Pedaling efficiency is key to ensuring that you get the maximum power from each revolution. A smooth pedaling technique can also reduce the chance of injury to joints and muscles as well as putting less stress on your bike components,
The typical route we use will be a simple route around the woodford valley ( anticlockwise, as per the time trial route, but with a side trip up Mile hill). These exercises can be done almost anywhere though.
On the level – Single leg pedaling drills. Without shifting your backside on the seat, unclip one foot from the pedal and with the other leg, spend 30-60sec pedalling in a light gear. Concentrate to maintain positive a force on the pedal to keep the cranks turning in a smooth manner. The goal is to be able to pedal with the one leg for this period of time eliminating “chain slap” and keeping things smooth. Repeat three to five times for 30-60sec on each leg.
On slight downhills – High cadence, in an easy gear, gradually increase your cadence so that for the final 15 seconds you are spinning as fast as you possibly can without your backside bouncing on the seat. From Snakey back to the bridge is a good spot for this.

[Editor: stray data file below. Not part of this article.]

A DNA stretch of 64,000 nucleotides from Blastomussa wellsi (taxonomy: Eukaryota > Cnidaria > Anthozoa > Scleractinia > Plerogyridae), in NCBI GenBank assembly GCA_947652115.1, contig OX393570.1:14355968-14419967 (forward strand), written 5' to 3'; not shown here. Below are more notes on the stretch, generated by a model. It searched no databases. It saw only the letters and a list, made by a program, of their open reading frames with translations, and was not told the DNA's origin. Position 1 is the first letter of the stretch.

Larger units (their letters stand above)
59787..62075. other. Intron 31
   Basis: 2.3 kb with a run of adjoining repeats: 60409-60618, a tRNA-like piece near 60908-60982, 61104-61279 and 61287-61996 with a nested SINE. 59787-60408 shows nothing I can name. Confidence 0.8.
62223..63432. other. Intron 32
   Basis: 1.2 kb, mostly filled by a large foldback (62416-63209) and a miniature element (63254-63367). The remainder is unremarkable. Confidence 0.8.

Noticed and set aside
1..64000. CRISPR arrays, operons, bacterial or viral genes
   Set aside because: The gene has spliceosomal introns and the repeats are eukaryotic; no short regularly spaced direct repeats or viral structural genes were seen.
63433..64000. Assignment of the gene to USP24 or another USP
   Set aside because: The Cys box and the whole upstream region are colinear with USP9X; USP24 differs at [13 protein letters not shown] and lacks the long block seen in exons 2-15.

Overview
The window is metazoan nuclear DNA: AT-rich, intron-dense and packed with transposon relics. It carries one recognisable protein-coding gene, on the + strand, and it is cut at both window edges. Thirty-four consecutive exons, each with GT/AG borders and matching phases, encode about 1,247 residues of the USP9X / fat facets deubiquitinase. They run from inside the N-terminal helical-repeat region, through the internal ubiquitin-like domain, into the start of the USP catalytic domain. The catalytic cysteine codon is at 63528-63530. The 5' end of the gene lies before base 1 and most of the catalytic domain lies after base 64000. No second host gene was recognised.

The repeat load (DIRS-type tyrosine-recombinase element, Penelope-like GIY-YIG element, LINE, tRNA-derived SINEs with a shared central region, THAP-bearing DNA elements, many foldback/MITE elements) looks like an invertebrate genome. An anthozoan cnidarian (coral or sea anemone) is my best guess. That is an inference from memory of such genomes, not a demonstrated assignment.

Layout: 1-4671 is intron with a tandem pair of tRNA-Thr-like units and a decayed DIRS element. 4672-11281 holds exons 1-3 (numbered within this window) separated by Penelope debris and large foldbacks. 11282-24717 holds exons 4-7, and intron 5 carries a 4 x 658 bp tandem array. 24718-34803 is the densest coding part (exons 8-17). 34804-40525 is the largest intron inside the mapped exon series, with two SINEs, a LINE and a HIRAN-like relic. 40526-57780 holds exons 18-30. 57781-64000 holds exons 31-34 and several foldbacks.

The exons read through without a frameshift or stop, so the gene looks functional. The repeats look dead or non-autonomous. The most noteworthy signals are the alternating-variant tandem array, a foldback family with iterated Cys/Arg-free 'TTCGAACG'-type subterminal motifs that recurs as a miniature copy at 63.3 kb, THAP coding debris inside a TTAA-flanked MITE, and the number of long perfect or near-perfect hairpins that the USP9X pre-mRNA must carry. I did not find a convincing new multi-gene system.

On slight uphill – Out of the seat pedalling. Efficiency can be increased for out of the seat efforts as well. Standing up gives us the ability to increase torque and power output by utilizing other muscles, although this does result in burning more energy. This can be improved simply through repetition. Whilst out of the seat, concentrate on achieving the perfect rhythm of rocking the bike away from the leg that is down, using your opposing arm to pull up to the leg that is pushing down. Your bike short be rocking underneath you, whilst your body should remain fairly neutral.
On mile hill (or any other suitable medium grade, long hill) – Strength endurance. With your chain in the big ring, ride at your lactate threshold (Z4) with a cadence of 50-60rpm, concentrating on pulling up and over in the second half of each pedal stroke ( i.e. between 10 and 2 on a clock face). Make sure the whole stroke is smooth though.